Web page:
At the moment, it’s easy to think there’s very little that’s within our control. Unfortunately, we’re right. However, this makes it even more important to focus on what we can control. In The Seven Habits of Highly Effective People, Stephen R. Covey separates our lives into three concentric circles: control, concern, and influence.
The Circle of Control includes events we control directly. In the Circle of Influence, we find those areas where we have some control but are also partly affected by the behaviour of other people. Finally, the Circle of Concern is everything that affects us, yet we’re powerless to change it. When I use the exercise with students, this outer circle is usually inhabited by Brexit, parents-in-law, and spiteful weather.
Draw three concentric circles on a piece of paper or download the template below.
Scribble down what you believe is within your Circle of Control. What can you actually direct each day (barring accidents and emergencies)?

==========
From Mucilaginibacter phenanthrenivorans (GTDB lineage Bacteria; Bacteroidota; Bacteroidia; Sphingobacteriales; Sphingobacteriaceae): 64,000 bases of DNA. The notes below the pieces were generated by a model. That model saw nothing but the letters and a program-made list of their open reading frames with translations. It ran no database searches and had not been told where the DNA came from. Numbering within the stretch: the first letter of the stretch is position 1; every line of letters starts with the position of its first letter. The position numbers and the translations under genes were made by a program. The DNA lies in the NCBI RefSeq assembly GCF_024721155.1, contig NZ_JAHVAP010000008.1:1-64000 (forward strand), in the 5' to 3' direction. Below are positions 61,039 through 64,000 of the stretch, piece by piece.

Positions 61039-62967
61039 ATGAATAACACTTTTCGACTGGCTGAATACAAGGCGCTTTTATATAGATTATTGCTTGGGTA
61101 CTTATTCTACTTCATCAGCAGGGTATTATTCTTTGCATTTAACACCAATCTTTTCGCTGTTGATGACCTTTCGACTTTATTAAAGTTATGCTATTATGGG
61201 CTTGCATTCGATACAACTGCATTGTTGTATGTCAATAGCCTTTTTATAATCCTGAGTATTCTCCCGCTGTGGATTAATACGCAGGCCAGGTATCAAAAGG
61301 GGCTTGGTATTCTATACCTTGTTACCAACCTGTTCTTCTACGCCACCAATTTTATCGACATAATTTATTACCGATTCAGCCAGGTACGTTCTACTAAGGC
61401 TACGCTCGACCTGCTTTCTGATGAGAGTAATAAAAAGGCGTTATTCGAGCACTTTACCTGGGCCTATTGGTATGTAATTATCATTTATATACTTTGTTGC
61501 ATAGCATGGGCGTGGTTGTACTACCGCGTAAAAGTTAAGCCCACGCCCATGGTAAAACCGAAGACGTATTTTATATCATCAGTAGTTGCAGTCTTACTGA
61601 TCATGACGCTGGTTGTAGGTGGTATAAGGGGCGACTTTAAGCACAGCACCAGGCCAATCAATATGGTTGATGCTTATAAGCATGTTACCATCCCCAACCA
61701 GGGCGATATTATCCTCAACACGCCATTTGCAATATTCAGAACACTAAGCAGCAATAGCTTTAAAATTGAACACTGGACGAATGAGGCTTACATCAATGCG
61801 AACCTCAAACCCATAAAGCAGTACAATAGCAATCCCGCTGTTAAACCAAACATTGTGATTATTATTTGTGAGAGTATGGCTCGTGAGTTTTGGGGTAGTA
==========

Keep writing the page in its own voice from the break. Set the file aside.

Next, consider what lives in your Circle of Influence. So, these are factors over which you have some control, but routinely require negotiation with other people. This could be the relationship with your supervisor, family dynamics, or managing paid work.
Finally, look at your Circle of Concern. This is generally intractable stuff that distracts or annoys us, but we can’t actually do anything about it. Typically, this might be world events or university regulations.
As you’ll see, the Circle of Control is minuscule – perhaps the size of a 10p coin. But there’s enough space for a few tiny actions. And tiny actions, over time, build up into significant results. Writing 500 words a day doesn’t feel like much, but after a month, you’d have 10,000 words. Yes, really! Even if there are only 30 minutes a day that you truly control, I’d like you to focus on how you can make the most of it. Zoom in on that 10p coin and ignore the rest.
Of course, we can’t completely avoid everything that’s happening at the moment. However, we don’t need to be tuned into all the time. As I’ll explain in the final module, we need to identify and protect blocks of time to focus completely on our priorities. Instead of getting overwhelmed by the big picture, focus on that circle of control.